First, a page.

Acupuncture Eases Knee, Neck Pain, Studies Find
New U.S. research also points to some benefits from spinal manipulation for back pain
TUESDAY, Dec. 21, 2004 (HealthDayNews) -- Alternative therapies such as acupuncture and spinal manipulation may be worth a try to help relieve neck, back and knee pain.
That's the conclusion of a trio of studies that appear in the Dec. 21 issue of the Annals of Internal Medicine.
In one study of patients with painful knee arthritis, University of Maryland researchers compared acupuncture with sham acupuncture -- in which needles are inserted into points that aren't true acupuncture points. A third group received education sessions on arthritis management. The 570 patients were randomly divided to received either 23 sessions of acupuncture over 26 weeks; 23 sessions of sham acupuncture over 26 weeks; or six 2-hour education sessions.
After 26 weeks, the true acupuncture group experienced greater improvement than the sham group or the education group in both pain and function.
"This echoes the results of studies we have been doing for 11 years now," said study author Dr. Brian M. Berman, director of the Center for Integrative Medicine at the University of Maryland School of Medicine.
"The effect is not huge," Berman added, "but none of the things we do with osteoarthritis patients have a huge effect."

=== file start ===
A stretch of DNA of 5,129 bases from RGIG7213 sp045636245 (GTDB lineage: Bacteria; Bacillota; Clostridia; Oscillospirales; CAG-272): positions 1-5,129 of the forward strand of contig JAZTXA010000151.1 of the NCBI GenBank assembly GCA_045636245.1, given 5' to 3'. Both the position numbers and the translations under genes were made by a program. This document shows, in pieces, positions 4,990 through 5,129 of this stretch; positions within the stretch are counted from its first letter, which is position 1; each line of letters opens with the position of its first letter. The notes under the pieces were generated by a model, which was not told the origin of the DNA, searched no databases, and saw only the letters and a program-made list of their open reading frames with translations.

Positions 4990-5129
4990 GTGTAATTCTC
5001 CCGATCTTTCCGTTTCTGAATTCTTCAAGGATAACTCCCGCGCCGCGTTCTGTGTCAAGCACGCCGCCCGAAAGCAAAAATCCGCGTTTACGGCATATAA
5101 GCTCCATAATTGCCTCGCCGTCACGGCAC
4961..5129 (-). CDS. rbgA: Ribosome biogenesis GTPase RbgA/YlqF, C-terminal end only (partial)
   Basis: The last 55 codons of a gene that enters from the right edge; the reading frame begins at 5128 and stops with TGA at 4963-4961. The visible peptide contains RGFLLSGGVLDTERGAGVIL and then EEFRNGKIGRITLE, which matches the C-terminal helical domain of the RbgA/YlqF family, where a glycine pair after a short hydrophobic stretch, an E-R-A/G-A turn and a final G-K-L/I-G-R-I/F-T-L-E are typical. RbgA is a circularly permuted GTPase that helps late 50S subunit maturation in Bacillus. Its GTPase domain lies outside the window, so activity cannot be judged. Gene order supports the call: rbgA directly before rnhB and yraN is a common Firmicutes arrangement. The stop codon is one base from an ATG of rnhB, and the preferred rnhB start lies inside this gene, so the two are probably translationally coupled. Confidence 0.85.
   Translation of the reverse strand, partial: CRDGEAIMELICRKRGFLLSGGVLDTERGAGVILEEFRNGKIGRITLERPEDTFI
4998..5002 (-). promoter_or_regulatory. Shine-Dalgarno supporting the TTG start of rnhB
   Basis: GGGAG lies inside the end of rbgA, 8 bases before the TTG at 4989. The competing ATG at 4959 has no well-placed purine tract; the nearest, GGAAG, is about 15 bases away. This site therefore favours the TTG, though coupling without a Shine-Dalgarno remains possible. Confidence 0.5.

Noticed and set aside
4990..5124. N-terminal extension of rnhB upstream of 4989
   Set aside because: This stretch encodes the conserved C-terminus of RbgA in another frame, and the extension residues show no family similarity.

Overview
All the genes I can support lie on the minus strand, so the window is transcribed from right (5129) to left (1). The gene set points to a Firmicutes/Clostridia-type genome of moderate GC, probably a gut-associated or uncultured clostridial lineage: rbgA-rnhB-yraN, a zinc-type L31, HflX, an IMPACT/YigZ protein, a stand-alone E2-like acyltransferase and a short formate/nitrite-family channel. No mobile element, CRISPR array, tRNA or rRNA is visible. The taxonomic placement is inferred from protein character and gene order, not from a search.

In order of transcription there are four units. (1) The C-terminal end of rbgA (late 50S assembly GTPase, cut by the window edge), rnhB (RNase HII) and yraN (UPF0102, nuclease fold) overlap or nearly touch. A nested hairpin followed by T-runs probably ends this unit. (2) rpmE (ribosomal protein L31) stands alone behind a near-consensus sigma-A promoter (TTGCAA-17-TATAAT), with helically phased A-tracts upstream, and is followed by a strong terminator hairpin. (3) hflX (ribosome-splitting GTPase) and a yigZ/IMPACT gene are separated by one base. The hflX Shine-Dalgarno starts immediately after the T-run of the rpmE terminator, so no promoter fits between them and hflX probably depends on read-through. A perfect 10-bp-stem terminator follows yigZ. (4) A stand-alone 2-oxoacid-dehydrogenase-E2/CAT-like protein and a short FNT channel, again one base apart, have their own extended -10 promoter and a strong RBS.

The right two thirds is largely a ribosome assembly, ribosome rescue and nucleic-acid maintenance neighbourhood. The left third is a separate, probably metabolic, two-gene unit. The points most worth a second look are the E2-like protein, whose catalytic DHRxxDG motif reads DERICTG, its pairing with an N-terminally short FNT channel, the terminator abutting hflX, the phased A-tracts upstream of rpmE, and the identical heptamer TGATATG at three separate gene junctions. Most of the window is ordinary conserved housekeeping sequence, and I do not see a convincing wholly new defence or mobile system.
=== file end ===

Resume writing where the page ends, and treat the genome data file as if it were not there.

In the second study, Dr. George Lewith of the University of Southampton in England and his colleagues compared acupuncture versus electrical stimulation of acupuncture points in 135 patients with neck pain. The patients were evenly divided between the two groups. Acupuncture reduced the neck pain and produced statistically significant -- but not clinically significant -- effects, compared to mock acupuncture.
"Acupuncture is safe and effective for neck pain so it's worth trying," said Lewith, senior research fellow at the University of Southampton. "We need to do more big studies, but above all else we need to understand why such a safe treatment is so effective in the long term."
In the third study, which was conducted at several U.S. Army and Air Force bases, researchers examined 131 patients with low back pain who had been referred for physical therapy. They were randomly assigned to receive either spinal manipulation with a physical therapist plus exercise, or exercise alone with a physical therapist for four weeks.
The researchers found the results depended on patient status at the start, as measured by common criteria such as the duration of symptoms, the patients' lumbar mobility, and how well they could rotate their hips. Those who met more of the criteria fared better, the study found.
The results are no surprise to Dr. Donald W. Novey, medical director of the Center for Complementary Medicine at the Advocate Medical Group at Lutheran General Hospital, in Park Ridge, Ill. "We use acupuncture for neck pain and there is a variation in response," he said.
"Some people respond wonderfully, some not at all," Novey said. In general, the older the patient and the longer the pain has persisted, the less effective the acupuncture.
The same is true for knee arthritis, he said, adding, "It does not help every patient."
Novey said he encourages patients to "always consider simpler and more economical measures first" to reduce pain. In the case of arthritis of the knee, for instance, that means losing excess weight to reduce pressure on the knees, he said.
To learn more about acupuncture and alternative therapies, visit the National Center for Complementary and Alternative Medicine.